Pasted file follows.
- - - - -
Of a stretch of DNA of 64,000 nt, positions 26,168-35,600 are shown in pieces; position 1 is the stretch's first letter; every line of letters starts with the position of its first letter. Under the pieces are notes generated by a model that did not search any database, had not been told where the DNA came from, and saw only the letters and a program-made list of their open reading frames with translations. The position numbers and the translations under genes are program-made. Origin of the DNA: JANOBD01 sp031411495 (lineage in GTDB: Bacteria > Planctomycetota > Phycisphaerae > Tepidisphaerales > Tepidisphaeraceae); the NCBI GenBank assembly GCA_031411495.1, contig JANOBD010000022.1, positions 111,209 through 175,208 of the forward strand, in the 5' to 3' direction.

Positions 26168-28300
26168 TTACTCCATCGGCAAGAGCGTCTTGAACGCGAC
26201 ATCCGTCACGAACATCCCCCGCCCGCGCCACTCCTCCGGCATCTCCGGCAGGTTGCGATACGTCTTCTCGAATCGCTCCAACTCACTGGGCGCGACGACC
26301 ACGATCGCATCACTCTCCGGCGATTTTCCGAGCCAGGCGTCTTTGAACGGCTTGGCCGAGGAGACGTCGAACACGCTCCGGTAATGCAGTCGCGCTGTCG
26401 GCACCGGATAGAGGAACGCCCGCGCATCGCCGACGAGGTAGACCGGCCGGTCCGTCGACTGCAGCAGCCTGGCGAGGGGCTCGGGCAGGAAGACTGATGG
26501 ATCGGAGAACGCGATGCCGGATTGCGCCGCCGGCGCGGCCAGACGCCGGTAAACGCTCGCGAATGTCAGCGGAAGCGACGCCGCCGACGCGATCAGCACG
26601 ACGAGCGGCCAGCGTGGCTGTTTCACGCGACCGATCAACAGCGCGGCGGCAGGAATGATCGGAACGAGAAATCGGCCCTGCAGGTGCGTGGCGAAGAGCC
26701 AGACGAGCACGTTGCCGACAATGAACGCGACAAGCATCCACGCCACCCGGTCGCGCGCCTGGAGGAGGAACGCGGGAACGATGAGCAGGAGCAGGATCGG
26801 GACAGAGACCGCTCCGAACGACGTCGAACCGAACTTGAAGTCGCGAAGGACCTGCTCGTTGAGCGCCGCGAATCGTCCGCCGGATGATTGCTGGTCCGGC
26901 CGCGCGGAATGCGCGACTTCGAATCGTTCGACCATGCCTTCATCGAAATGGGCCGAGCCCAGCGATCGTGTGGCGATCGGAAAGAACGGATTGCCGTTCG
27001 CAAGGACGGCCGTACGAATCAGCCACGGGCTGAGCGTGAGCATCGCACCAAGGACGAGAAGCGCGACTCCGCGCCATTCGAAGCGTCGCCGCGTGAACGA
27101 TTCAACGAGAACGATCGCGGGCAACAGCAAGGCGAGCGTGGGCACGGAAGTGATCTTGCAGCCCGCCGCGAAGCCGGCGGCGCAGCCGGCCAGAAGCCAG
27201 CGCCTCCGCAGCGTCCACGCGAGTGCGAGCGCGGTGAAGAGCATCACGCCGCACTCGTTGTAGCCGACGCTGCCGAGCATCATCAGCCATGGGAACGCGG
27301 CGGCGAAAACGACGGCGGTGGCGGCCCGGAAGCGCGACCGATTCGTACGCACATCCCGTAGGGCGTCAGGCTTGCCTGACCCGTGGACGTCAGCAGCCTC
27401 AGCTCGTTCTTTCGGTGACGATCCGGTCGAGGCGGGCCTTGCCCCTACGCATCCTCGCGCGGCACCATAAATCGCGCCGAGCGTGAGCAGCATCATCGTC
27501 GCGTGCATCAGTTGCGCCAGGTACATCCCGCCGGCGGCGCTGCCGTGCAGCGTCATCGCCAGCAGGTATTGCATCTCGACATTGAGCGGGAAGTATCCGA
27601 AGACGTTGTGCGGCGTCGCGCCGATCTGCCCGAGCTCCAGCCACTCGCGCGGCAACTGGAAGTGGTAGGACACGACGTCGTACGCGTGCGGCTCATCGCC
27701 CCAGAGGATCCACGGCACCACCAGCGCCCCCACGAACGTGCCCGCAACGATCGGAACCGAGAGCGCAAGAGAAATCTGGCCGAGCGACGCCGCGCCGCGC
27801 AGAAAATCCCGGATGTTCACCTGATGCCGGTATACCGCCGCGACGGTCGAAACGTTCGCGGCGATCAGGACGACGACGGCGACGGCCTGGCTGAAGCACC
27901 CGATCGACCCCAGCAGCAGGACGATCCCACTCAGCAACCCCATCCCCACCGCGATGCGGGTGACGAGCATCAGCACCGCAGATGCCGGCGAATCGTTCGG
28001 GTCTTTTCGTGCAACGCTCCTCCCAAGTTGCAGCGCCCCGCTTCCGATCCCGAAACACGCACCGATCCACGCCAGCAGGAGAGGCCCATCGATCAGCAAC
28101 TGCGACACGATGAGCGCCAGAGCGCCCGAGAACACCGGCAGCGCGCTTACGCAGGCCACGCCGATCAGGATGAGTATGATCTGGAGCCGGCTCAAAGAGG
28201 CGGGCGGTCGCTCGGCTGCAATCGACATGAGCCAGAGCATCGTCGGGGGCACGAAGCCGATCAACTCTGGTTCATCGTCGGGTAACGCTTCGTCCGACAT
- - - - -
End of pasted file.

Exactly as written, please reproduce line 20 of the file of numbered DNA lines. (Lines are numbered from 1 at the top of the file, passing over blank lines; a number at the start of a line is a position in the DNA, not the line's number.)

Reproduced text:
27801 AGAAAATCCCGGATGTTCACCTGATGCCGGTATACCGCCGCGACGGTCGAAACGTTCGCGGCGATCAGGACGACGACGGCGACGGCCTGGCTGAAGCACC